ETF Inflows Hit All-Time High
It was only a matter of time.
Despite heightened geopolitical tensions and growing uncertainty around fiscal policy, the debt ceiling, and the Fed, US-listed ETFs posted inflows of $22 billion in August. This raises 2017’s year-to-date total to $295 billion – topping 2016’s record high of $285 billion of inflows and hitting an all-time high in inflows, according to State Street Global Advisors.
Matthew Bartolini, Head of SPDR Americas Research at SSGA, told Traders Magazine that if the year were to stop here, this would be the highest annual haul ever – besting the record set just last year of $285 billion. The pace of inflows has slowed, however, he cautioned. This month’s total is 20% less than July’s figure of $28 billion, which was 42% less than June’s.
“This reduction is largely driven by a slowing of equity flows, even as the category surpassed the $200 billion mark for the year in August,” Bartolini said. “Fixed income ETFs flows also slowed, although they’ve been strong all year. With only $9.8 billion deposited in August, this ended a four-month streak of 11 figure inflows.”
And while things look great in the US sector, overseas inflows are stellar. According to SSGA data, broad-based international funds posted $8 billion of inflows, besting the US for the month by a huge margin. And, for the first time this year, the segment now leads the US on a trailing six- month basis.
“Emerging market exposures took in $2 billion of this $8 billion, a sign of investors seeking out growth and harnessing supporting macro trends for emerging markets, such as falling rates in the US and the continued weakness in the dollar,” Bartolini said.
Diving deeper into the US equity data, Consumer Discretionary ETFs posted outflows of $1.5 billion last month and are now in the red for the last 12 months. Consumer Staples fared a bit better with a zero inflow rate for the month but are also down for the last 12 months with over $3 billion out.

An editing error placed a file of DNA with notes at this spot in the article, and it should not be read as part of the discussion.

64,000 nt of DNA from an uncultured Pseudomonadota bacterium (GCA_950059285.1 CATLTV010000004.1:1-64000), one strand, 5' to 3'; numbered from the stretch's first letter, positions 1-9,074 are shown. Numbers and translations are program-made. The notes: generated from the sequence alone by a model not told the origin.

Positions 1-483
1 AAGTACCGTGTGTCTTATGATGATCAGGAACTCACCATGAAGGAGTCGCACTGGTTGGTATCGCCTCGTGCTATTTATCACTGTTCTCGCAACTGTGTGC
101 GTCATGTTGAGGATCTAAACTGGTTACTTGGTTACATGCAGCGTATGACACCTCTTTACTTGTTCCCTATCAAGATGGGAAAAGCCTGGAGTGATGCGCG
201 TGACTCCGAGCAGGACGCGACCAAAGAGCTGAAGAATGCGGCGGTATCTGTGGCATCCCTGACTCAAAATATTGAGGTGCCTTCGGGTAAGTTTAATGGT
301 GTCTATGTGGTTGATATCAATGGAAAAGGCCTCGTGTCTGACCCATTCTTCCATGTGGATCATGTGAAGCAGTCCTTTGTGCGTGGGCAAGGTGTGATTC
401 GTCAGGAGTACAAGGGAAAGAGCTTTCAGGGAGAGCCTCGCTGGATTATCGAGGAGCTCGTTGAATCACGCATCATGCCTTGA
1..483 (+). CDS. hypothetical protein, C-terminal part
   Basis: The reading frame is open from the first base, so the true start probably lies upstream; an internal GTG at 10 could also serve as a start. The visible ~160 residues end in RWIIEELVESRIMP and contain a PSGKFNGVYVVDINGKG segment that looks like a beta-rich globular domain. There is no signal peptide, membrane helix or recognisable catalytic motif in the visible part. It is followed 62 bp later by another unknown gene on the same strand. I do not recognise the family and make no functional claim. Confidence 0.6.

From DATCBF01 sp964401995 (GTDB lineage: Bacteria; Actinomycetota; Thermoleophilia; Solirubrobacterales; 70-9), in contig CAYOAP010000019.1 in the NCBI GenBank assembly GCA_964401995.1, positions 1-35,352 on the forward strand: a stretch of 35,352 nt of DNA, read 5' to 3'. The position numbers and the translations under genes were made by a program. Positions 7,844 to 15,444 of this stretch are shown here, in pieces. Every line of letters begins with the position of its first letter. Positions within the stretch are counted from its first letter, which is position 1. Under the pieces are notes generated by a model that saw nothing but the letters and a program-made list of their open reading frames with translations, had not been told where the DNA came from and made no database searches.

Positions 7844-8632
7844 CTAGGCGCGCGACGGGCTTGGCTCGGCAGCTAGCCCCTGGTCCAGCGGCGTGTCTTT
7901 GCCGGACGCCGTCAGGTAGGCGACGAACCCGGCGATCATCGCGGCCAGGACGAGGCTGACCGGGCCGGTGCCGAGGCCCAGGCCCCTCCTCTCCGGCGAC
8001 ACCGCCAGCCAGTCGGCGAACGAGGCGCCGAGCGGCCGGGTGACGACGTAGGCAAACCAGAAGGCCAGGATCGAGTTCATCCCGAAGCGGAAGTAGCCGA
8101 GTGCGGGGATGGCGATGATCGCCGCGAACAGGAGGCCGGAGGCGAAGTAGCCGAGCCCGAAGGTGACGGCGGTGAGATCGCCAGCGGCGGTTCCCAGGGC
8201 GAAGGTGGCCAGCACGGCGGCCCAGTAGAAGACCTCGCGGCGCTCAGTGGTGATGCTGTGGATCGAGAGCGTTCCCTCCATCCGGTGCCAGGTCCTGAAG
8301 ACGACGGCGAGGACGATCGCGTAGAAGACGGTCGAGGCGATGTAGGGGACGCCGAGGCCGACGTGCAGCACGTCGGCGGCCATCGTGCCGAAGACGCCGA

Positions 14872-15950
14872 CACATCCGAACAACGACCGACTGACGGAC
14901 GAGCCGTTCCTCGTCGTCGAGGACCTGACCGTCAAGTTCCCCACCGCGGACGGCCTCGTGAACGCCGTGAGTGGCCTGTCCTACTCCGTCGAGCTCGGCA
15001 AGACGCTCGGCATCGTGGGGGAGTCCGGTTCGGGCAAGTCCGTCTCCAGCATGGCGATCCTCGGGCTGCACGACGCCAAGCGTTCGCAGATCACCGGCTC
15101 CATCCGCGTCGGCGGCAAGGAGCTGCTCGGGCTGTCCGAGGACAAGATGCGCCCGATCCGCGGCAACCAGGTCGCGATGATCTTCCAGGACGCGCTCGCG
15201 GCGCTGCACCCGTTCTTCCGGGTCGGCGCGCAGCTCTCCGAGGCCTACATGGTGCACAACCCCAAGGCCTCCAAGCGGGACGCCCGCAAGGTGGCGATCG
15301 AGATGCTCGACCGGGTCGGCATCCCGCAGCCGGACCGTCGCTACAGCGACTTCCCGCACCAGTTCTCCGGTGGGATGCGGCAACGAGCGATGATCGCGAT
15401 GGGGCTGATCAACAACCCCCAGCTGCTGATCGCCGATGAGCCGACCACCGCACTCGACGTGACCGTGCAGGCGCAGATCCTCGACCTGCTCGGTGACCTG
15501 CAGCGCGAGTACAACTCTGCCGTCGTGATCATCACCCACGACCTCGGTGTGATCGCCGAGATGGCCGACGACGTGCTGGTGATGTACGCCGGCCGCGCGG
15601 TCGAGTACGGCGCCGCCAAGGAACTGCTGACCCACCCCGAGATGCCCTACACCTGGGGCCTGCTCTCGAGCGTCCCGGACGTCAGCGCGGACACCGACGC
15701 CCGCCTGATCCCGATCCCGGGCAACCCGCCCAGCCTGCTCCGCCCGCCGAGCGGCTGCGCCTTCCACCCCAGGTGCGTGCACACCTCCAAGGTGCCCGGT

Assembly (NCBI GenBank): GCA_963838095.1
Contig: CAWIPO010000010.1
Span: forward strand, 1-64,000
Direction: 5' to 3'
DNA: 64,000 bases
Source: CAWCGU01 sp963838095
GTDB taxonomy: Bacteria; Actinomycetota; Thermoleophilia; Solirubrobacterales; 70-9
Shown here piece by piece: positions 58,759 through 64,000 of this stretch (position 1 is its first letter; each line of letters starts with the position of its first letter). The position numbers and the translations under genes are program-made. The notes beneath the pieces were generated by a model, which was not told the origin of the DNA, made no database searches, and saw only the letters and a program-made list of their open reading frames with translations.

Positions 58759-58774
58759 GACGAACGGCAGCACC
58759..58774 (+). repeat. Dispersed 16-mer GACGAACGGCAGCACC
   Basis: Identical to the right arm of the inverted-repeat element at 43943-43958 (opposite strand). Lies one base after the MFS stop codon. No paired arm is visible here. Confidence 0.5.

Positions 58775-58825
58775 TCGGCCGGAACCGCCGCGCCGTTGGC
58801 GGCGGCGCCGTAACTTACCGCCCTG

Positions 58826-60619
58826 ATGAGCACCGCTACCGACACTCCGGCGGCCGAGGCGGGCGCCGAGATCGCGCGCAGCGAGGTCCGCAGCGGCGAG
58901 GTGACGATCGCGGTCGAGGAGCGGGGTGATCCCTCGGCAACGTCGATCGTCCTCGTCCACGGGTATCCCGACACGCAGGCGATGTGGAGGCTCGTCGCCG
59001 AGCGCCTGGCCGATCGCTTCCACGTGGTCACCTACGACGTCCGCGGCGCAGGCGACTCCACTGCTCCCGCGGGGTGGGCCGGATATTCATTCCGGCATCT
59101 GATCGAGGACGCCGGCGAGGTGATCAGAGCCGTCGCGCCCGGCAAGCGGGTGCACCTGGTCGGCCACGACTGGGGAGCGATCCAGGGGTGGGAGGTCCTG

Bartolini noted there’s a peculiar trend here – that according to the latest GDP report, the consumer continued to do the heavy lifting, growing at a 3.3 percent clip and contributing to 110 percent of the growth – but none of this appears to be affecting the underlying companies, as earnings for both sectors were below 4 percent.
“That’s well below the broader markets 9.6 percent growth rate,” he said. “This low growth was definitely noticed, as the one-day reaction to earnings announcement for stocks in those sectors averaged a combined 0.9 percent drop.”
On a positive note, August was a good month for the Technology silo, which continues to chip away at Financials for the twelve-month leadership position. This was helped by the $510 million in outflows from Financials in August, perhaps a result of legislative malaise and geopolitical tensions.
Delving further into fixed income ETFs, investors dumped in over $400 million during the month to high-yield funds. But when spreads had widened to their highest level during the middle of the month, high yield fund flows stood at a negative $400 million.
Lastly, Commodity ETFs, led by gold-back funds attracted $1.3 billion in August as the yellow metal rose above $1,300/oz for the first time since the election.
Bartolini said that commodities ETFs benefited from the geopolitical posturing between the US and North Korea. As evidence, he reminded that volatility as measured by the VIX reached the highest reading of the year August 10th when rhetoric took a turn for the worse.
“This sent gold to its highest level since November and the Dollar to its weakest point in two years,” he said. “Autumn will likely test the markets’ resolve and ensuring portfolios are properly prepared for further episodes of volatility may be the way to keep the peace – in portfolios at least.”
European investors may be shifting asset allocations.
70% of asset owners are evaluating multi-factor combination strategies.
More footprints mean more regulatory attention.
MJ Lytle, a founding partner of Source, is launching a fixed-income ETF provider.
Volatility and geopolitical tensions boost fixed-income inflows.